Pot belly due to accumulation of intra-abdominal fat causes endothelial dysfunction. Long standing weight gain from visceral fat may lead to dysfunction of coronary blood vessels predisposing the person to heart diseases.
Even Modest Weight Gain Can Harm Blood Vessels, Mayo Researchers Find
ROCHESTER, Minn. — Mayo Clinic researchers found that healthy young people who put on as little as 9 pounds of fat, specifically in the abdomen, are at risk for developing endothelial cell dysfunction. Endothelial cells line the blood vessels and control the ability of the vessels to expand and contract.
“Endothelial dysfunction has long been associated with an increased risk for coronary artery disease and cardiovascular events,” says Virend Somers, M.D., Ph.D., a cardiologist at Mayo Clinic. “Gaining a few pounds in college, on a cruise, or over the holidays is considered harmless, but it can have cardiovascular implications, especially if the weight is gained in the abdomen.”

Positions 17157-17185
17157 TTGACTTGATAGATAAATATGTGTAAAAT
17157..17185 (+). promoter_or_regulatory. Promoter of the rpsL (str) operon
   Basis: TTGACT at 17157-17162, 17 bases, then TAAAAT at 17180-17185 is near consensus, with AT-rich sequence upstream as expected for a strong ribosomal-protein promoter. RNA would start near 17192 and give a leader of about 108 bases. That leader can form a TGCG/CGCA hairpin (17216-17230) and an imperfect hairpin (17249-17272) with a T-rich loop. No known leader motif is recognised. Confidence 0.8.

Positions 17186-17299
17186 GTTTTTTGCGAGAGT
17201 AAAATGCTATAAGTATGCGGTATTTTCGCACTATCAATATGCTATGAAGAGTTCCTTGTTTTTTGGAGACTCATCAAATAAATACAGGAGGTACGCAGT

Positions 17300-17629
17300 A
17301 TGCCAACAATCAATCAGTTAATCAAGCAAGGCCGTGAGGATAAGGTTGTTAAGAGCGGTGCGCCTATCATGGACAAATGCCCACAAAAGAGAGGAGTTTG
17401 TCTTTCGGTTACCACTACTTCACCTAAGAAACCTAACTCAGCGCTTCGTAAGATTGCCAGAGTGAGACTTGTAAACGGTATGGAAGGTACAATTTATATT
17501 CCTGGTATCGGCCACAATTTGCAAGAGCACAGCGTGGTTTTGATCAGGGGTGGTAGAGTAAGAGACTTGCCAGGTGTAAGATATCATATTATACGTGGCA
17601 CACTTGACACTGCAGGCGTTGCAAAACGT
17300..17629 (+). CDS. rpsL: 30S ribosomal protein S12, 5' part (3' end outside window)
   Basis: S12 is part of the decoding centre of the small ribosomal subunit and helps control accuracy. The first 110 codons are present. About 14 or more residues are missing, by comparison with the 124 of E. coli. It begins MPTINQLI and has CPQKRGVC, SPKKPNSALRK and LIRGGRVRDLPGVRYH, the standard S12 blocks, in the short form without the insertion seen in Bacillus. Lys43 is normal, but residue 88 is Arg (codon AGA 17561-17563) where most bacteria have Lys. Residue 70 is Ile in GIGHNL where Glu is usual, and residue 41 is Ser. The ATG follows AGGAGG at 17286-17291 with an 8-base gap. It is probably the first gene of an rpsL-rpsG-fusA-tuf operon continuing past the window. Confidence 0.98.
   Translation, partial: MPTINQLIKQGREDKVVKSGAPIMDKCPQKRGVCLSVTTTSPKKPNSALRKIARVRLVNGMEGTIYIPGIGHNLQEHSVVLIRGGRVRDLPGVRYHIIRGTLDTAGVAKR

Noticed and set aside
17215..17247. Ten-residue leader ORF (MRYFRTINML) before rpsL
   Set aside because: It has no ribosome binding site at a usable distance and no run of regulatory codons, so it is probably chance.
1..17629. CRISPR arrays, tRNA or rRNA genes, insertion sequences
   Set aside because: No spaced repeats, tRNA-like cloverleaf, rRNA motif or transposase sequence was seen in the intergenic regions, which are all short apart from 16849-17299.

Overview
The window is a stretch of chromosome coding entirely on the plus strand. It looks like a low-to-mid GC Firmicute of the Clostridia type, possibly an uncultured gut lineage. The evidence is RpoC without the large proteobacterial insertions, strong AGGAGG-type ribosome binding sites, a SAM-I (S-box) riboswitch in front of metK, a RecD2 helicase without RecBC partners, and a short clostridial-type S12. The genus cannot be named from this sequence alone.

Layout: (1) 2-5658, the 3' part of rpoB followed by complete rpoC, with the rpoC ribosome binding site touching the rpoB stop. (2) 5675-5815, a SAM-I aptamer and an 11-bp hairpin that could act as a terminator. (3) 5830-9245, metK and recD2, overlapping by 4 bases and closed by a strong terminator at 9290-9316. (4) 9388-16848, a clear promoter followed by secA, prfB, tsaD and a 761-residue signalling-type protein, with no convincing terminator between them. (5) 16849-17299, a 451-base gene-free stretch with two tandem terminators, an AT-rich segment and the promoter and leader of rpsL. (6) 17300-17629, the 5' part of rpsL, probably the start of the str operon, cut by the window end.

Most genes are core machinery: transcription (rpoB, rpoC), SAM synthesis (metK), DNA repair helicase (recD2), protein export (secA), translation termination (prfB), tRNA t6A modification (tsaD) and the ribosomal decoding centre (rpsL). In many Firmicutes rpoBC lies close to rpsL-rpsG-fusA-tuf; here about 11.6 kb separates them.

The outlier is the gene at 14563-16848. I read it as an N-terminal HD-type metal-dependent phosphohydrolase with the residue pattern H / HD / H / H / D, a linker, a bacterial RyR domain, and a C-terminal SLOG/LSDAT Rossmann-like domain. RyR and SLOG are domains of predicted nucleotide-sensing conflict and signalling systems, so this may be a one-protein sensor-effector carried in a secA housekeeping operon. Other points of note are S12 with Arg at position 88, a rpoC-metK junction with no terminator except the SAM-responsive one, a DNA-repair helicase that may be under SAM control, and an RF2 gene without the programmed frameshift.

Among those who gained weight in their abdomens (known as visceral fat), even though their blood pressure remained healthy, researchers found that the regulation of blood flow through their arm arteries was impaired due to endothelial dysfunction. Once the volunteers lost the weight, the blood flow recovered. Blood flow regulation was unchanged in the weight-maintainers and was less affected among those who gained weight evenly throughout their bodies.
“Physicians should know that the location of fat is important. Greater attention should be given to the circumference of a patient’s waistline, not just their body mass index (BMI).” BMI is a formula that uses height and weight to estimate body fat and associated health risks.